Is Christmas all sweetness and light?

First published December 2017

The Reverend Ray Gibbs wishes us a happy Christmas but also reminds us to reflect on the true events and meaning of this season.

Well, here it is, the last newsletter of the year, and a merry Christmas and a happy New Year to you all.  Sometimes, after a stressful meeting or day, I unwind by channel flicking on the television. I surf the channels watching bits and pieces, but rarely a programme.  Recently, we have had Christmas channels added to the mix, and these usually tell a Christmas seasonal related story, which starts off badly for everyone, but then ends all sweetness and light, which has got me thinking: was the first Christmas, and is my Christmas (and yours), all sweetness and light?

In the first chapter of Luke’s gospel, we find an old women and a young teenager both discovering that they are pregnant.  One who is “too old”, gives birth to a boy, who we learn later in life will be called John the Baptist, and the young woman who isn’t really “old enough” yet, gives birth to a boy that was called Jesus, who later in life will be given many titles from: ‘the king of the Jews’, to ‘Messiah’ to ‘the Son of God’, amongst others.  The lives of both women where changed beyond our imagination; Elizabeth and Mary were never the same again.

But this is no Mills & Boon or Disney type situation where everything comes good in the last 5 minutes; the story of the birth of John and Jesus raises far more questions than answers.  There is no sitting around a decorated Christmas tree with contented faces after the ultra-big Christmas meal.  This is the prelude.  It’s the start.  Heaven breaks in to our world, and there is misunderstanding and disagreement, and there is confusion and protest: and there is the death of innocents ... and the world is turned upside down.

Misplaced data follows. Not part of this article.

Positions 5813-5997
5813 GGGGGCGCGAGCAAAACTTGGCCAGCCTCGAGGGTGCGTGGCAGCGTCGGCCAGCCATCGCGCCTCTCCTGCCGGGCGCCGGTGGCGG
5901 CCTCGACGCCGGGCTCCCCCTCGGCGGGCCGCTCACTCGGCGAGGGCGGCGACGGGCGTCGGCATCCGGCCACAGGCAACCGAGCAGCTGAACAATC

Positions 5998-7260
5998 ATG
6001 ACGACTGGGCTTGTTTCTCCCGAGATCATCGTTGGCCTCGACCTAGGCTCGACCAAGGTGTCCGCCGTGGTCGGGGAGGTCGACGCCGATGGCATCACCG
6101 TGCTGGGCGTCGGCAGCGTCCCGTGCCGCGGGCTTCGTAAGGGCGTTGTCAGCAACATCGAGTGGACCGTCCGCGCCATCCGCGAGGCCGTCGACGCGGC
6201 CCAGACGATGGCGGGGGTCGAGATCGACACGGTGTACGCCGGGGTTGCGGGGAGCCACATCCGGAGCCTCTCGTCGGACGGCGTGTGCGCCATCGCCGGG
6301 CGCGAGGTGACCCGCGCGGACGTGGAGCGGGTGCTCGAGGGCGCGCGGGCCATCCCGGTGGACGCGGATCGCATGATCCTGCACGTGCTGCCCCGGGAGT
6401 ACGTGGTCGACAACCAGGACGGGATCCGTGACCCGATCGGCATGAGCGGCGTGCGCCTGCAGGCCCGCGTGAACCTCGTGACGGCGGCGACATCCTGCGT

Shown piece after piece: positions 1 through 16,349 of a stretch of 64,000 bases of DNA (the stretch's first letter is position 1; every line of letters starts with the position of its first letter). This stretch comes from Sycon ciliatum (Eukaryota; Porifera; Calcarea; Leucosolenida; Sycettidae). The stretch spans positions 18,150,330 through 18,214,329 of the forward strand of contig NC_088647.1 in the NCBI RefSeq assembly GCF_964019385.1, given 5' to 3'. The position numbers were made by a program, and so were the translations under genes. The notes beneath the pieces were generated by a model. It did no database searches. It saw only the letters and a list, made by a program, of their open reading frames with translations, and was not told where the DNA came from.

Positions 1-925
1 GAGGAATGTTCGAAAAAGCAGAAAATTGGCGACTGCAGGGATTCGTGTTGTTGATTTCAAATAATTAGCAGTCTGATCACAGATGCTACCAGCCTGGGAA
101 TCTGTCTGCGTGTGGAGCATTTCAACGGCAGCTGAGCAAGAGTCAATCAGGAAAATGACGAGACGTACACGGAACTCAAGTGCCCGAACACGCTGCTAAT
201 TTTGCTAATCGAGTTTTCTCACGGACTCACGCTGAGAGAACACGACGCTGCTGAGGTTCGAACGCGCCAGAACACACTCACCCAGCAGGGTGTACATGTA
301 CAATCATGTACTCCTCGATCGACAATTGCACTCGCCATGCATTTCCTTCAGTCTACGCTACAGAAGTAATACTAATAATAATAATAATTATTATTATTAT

We normally talk about the true meaning of Christmas as if ‘it’s all about the family’, or ‘it’s all for the children’.  Actually, it is all about life being turned upside down, but that may not be happy or merry, so should I wish you a happy and merry or do I dare wish you a true Christmas, or perhaps settle for a slice of both?  May you find the reason for the season, and have a happy and holy time.  God Bless you all.   


Reflections Library
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